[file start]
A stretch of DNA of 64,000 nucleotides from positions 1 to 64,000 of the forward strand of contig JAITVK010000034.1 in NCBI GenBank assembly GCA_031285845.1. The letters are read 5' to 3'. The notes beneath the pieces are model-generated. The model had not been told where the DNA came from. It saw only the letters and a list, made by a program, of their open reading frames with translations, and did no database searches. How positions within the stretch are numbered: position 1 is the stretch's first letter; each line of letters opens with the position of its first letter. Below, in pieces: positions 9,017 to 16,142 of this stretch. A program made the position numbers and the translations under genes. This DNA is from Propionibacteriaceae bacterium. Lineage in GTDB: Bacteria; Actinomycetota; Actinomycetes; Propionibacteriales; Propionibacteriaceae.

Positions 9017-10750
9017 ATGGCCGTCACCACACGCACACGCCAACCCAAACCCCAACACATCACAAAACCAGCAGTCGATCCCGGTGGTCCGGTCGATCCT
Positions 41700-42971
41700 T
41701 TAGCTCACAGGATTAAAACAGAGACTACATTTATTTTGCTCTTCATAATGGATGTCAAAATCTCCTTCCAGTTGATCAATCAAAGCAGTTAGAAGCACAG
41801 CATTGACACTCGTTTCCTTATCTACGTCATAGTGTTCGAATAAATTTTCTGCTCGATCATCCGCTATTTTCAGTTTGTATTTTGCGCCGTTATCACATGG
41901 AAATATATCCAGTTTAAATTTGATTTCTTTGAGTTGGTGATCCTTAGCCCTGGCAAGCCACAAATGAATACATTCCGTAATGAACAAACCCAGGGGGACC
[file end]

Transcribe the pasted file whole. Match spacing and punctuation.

A stretch of DNA of 64,000 nucleotides from positions 1 to 64,000 of the forward strand of contig JAITVK010000034.1 in NCBI GenBank assembly GCA_031285845.1. The letters are read 5' to 3'. The notes beneath the pieces are model-generated. The model had not been told where the DNA came from. It saw only the letters and a list, made by a program, of their open reading frames with translations, and did no database searches. How positions within the stretch are numbered: position 1 is the stretch's first letter; each line of letters opens with the position of its first letter. Below, in pieces: positions 9,017 to 16,142 of this stretch. A program made the position numbers and the translations under genes. This DNA is from Propionibacteriaceae bacterium. Lineage in GTDB: Bacteria; Actinomycetota; Actinomycetes; Propionibacteriales; Propionibacteriaceae.

Positions 9017-10750
9017 ATGGCCGTCACCACACGCACACGCCAACCCAAACCCCAACACATCACAAAACCAGCAGTCGATCCCGGTGGTCCGGTCGATCCT
Positions 41700-42971
41700 T
41701 TAGCTCACAGGATTAAAACAGAGACTACATTTATTTTGCTCTTCATAATGGATGTCAAAATCTCCTTCCAGTTGATCAATCAAAGCAGTTAGAAGCACAG
41801 CATTGACACTCGTTTCCTTATCTACGTCATAGTGTTCGAATAAATTTTCTGCTCGATCATCCGCTATTTTCAGTTTGTATTTTGCGCCGTTATCACATGG
41901 AAATATATCCAGTTTAAATTTGATTTCTTTGAGTTGGTGATCCTTAGCCCTGGCAAGCCACAAATGAATACATTCCGTAATGAACAAACCCAGGGGGACC